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More Transparency Needed for Governors
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Provincial governors have lower transparency and exposure in their work than mayors, a poll has found.

The survey, released yesterday, was conducted by the Horizon Research Group, a leading market research and consulting company based in Beijing.

Carried out in six major cities of which five are provincial capitals, the survey quizzed 1,592 respondents aged between 16 and 60.

"It was an experimental exercise as public evaluation of senior officials is rare in China," said Yuan Yue, chairman of the Horizon Research Group.

The results of the poll come as no surprise to those employed in the system.

"Chinese officials often keep low profiles," said Han Congbi, a deputy director of the Beijing Shijingshan District Organization Department.

Low work transparency and exposure of senior civil servants risks affecting public confidence and undermine governmental support, said Yuan.

Jiang Changjian, professor at Shanghai's Fudan University, said the idea of reflecting an administration's performance on particular senior officials helps obtain feedback on its policies.

Administrations can continue their good work and yet learn from the feedback, he stated.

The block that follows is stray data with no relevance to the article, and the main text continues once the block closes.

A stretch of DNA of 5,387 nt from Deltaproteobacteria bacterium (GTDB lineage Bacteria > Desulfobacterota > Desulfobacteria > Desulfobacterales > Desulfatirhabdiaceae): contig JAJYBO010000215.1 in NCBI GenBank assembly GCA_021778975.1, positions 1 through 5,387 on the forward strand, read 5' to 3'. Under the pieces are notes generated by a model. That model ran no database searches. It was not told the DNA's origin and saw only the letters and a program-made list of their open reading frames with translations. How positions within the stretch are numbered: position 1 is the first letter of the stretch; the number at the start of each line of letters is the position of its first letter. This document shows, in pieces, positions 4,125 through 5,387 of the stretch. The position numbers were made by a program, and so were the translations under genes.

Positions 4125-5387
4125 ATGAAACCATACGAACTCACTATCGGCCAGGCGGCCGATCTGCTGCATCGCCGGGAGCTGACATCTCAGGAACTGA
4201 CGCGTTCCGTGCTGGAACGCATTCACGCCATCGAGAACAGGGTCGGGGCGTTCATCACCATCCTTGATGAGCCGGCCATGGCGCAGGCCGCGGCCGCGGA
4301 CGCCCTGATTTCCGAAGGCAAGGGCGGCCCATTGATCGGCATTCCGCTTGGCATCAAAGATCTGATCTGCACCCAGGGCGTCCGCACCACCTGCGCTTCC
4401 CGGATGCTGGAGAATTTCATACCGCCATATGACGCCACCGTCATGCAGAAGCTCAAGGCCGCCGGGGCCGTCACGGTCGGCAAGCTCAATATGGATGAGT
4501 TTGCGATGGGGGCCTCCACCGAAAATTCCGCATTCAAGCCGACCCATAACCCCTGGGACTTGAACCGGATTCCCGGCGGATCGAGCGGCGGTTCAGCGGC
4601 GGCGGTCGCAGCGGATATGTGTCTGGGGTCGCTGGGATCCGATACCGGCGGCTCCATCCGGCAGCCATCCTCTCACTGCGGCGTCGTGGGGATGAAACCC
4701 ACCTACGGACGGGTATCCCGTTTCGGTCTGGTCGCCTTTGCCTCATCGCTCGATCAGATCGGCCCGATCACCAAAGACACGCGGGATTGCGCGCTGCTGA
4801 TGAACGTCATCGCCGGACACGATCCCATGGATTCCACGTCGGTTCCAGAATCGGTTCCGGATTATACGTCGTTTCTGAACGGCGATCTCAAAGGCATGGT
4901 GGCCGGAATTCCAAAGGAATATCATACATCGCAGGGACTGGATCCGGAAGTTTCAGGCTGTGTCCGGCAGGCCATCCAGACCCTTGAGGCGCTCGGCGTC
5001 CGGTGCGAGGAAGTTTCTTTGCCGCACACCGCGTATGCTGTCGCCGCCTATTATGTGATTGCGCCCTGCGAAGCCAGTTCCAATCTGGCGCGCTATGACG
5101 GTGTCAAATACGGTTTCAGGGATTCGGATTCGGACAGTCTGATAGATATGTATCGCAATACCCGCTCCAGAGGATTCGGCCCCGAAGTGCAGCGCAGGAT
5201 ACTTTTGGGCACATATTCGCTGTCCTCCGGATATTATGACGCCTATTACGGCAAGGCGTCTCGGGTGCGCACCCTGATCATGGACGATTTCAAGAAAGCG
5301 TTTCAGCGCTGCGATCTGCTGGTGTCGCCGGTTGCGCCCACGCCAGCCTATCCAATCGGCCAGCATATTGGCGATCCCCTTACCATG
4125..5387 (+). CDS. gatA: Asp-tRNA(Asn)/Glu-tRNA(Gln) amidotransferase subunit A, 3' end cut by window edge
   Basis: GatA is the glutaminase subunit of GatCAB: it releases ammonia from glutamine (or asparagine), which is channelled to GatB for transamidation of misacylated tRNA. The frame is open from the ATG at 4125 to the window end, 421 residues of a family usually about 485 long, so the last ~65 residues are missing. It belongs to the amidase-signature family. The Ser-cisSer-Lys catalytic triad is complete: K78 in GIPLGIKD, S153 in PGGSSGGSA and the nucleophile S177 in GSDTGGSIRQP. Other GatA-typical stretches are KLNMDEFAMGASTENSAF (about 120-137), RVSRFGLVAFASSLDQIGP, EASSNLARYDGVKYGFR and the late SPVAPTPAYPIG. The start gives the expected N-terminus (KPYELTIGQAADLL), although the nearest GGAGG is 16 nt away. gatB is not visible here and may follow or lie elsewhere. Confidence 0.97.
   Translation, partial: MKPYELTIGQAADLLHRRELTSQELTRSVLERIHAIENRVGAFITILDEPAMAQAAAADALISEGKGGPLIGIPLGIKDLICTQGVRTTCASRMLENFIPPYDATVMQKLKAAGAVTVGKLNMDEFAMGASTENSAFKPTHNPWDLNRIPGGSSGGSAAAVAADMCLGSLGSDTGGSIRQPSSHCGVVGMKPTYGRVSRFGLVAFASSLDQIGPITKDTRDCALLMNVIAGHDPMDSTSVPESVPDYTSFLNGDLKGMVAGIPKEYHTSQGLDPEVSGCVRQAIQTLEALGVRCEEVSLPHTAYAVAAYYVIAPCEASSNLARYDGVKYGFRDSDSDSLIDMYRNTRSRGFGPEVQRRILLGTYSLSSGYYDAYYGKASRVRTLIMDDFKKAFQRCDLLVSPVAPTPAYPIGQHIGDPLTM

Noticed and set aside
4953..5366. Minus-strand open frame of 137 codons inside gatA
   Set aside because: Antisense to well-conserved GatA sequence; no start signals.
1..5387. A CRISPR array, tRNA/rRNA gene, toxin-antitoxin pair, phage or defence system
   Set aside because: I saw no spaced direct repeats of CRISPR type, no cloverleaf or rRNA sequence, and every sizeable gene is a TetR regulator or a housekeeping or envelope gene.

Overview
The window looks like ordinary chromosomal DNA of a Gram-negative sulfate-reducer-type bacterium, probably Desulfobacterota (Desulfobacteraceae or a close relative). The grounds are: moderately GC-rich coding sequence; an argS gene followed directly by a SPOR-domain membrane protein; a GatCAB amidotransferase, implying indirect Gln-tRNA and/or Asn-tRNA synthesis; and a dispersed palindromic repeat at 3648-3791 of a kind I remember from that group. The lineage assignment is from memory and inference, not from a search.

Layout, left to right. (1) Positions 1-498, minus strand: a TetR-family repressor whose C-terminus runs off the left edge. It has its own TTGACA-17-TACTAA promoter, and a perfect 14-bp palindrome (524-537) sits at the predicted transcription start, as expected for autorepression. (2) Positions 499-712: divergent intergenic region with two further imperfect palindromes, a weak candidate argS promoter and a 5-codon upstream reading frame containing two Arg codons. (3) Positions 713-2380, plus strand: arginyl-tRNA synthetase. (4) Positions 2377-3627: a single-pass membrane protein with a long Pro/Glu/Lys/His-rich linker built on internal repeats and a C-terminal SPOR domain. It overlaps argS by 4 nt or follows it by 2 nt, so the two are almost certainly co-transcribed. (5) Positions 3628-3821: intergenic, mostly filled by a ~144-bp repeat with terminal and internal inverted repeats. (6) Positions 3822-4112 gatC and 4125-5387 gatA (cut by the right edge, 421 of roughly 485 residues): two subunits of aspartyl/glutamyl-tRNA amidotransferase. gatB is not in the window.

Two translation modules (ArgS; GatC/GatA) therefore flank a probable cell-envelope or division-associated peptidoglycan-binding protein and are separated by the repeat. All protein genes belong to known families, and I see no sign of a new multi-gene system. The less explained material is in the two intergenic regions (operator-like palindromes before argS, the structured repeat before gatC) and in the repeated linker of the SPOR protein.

For the public, it is more convenient to monitor and interact with local administrations if civil servants are open about their work, Jiang said.

He said to keep the public abreast of the government's work requires strategy.

"Public services, like commercial companies, need to learn marketing strategies," Jiang said.

The professor suggested one way in which officials can learn to promote their policies to the general public.

Governors and mayors should spend more time communicating to the media and use it as a platform to communicate with the community, Jiang said.

The index for public assessment of public services was also released by the company yesterday. It showed the country scores a relatively low 63.16 out of 100.

"Public services in China have improved but still have a long way to go in catching up with the public's increasing expectations," said Deng Guosheng, associate professor at Tsinghua University's School of Public Policy & Management.

The research sampled 4,218 interviewees in eight cities, seven towns and seven rural areas. Particular weaknesses were found in social security, employment, public safety and sanitation.

(China Daily December 20, 2006)

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